If Diablo III‘s real money auction house wasn’t in direct opposition to the spirit of its own game and also an incredibly prominent representation of modern PC gaming’s most deadly sins, I’d find this whole thing kind of inspirational. I mean, Blizzard’s stared down the demons that are abysmal server stability and account hack outbreaks, yet its progress has only been delayed – not deterred. And now, the heavyweight champion of all things hack ‘n’ slash is gearing up for a high-stakes rematch against the hacking menace. Its secret weapon? Very small pieces of plastic.
Blizzard explained its policy change in a forum post:
“With the introduction of the real-money auction house, account security will become more important than ever. To help ensure that players have a positive experience when using the real-money auction house, we’ve made some adjustments to how players can use and access their Battle.net Balance.”
“Starting today, in order to add to your Battle.net Balance, players will be required to have a Battle.net Authenticator or Battle.net Mobile Authenticator attached to their Battle.net account. For clarity, this means you’ll need to have an Authenticator to add to your balance via Battle.net Account Management or to send the proceeds of your real-money auction house sales to your Battle.net Balance… While we understand that this creates an extra step for players during the login process, we believe this added layer of account protection will help foster a safer auction house environment for all of our players.”
When reports of hacking first arose, a few victims claimed that account-swiping ne’er-do-wells had tunneled right through their Authenticators. Blizzard, however, more or less shot down those accusations, noting that it hadn’t investigated a single hack tied to its tiny, easily swallowed last line of defense.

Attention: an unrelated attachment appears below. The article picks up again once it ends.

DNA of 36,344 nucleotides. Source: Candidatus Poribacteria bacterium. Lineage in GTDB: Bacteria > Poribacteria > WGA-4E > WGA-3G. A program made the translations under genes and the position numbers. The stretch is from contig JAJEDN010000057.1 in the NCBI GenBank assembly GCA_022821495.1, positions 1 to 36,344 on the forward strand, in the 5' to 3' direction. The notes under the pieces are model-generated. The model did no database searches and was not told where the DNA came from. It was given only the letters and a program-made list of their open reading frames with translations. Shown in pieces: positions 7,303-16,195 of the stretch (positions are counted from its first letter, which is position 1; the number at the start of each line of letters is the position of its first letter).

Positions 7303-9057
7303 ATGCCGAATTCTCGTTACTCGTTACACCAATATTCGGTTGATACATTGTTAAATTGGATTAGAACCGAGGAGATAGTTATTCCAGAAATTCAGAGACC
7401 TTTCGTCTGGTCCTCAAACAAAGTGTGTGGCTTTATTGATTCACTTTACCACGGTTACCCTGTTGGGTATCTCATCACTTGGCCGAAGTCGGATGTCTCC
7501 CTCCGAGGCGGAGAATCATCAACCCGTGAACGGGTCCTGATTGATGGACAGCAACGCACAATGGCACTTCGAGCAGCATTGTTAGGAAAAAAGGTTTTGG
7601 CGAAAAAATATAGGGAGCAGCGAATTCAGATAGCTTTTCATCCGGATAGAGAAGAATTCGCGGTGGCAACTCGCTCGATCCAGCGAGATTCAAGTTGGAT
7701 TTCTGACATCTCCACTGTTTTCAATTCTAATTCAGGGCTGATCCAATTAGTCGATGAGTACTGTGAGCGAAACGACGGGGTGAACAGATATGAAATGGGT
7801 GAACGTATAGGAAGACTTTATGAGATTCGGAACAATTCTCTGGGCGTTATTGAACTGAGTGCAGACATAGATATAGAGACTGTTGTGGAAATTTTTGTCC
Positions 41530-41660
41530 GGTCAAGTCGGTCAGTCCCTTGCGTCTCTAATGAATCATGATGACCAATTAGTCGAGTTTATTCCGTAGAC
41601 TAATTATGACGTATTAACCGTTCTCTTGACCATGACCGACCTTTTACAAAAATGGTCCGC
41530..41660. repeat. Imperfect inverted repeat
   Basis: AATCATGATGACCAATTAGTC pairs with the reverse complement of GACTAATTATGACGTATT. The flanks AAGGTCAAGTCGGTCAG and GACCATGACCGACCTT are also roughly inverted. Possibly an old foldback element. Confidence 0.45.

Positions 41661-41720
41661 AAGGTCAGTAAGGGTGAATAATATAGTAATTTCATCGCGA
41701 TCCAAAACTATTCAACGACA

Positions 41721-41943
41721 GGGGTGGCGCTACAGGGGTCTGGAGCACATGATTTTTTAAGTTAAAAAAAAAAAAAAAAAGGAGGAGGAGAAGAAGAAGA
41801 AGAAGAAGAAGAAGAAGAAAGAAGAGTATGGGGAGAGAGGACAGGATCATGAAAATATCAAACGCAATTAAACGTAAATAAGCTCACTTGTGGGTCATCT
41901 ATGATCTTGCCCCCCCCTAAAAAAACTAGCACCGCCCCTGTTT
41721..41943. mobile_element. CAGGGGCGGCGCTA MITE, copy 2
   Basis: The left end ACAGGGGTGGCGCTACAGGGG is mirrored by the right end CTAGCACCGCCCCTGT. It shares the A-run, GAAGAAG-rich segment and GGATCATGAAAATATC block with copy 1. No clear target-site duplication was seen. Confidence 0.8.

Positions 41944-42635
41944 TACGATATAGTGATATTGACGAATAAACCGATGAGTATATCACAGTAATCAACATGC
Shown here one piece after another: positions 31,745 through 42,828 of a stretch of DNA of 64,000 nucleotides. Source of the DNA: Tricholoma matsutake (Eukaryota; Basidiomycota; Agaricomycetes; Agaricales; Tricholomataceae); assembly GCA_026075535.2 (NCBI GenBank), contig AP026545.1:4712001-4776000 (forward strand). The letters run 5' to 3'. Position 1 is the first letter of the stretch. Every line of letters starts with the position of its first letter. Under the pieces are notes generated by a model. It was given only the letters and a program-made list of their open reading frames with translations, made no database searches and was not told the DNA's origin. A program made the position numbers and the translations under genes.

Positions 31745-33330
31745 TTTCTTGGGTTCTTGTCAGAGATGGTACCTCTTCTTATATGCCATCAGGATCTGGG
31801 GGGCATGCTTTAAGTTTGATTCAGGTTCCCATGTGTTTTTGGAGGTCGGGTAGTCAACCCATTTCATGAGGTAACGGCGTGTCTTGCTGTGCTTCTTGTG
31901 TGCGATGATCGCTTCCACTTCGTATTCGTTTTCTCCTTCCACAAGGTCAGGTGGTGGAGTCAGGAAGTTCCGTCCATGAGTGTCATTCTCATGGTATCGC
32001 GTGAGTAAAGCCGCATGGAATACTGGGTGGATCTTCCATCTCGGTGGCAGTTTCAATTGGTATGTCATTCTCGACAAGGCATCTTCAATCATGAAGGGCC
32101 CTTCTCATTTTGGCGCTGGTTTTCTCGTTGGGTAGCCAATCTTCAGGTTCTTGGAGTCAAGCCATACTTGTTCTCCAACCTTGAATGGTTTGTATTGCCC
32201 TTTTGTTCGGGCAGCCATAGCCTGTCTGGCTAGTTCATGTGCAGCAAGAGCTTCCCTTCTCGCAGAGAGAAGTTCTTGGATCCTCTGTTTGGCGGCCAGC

That said, I have friends who’ve been hit by WoW hacks in spite of their Authenticators, so I still find that a bit hard to believe. Moreover, even if Blizzard’s telling the truth, this still comes as yet another knock against its “always online” policy. Between this new wrinkle and connection issues that both bewilderingly and infuriatingly continue to this day, “games-as-a-service” seems to be anything but. After all, services, by definition, are helpful and convenient. And sure, Battle.net adds some neat multiplayer functionality, but only after we’ve peeled back layer upon layer of complication.
It could be worse, though. The real money auction house, at least, is completely optional. And, seeing as I plan on both keeping my cash far from the clutches of crafty thieves and starring in the first episode of Hoarders dedicated to loot in a videogame, I’ll be steering clear.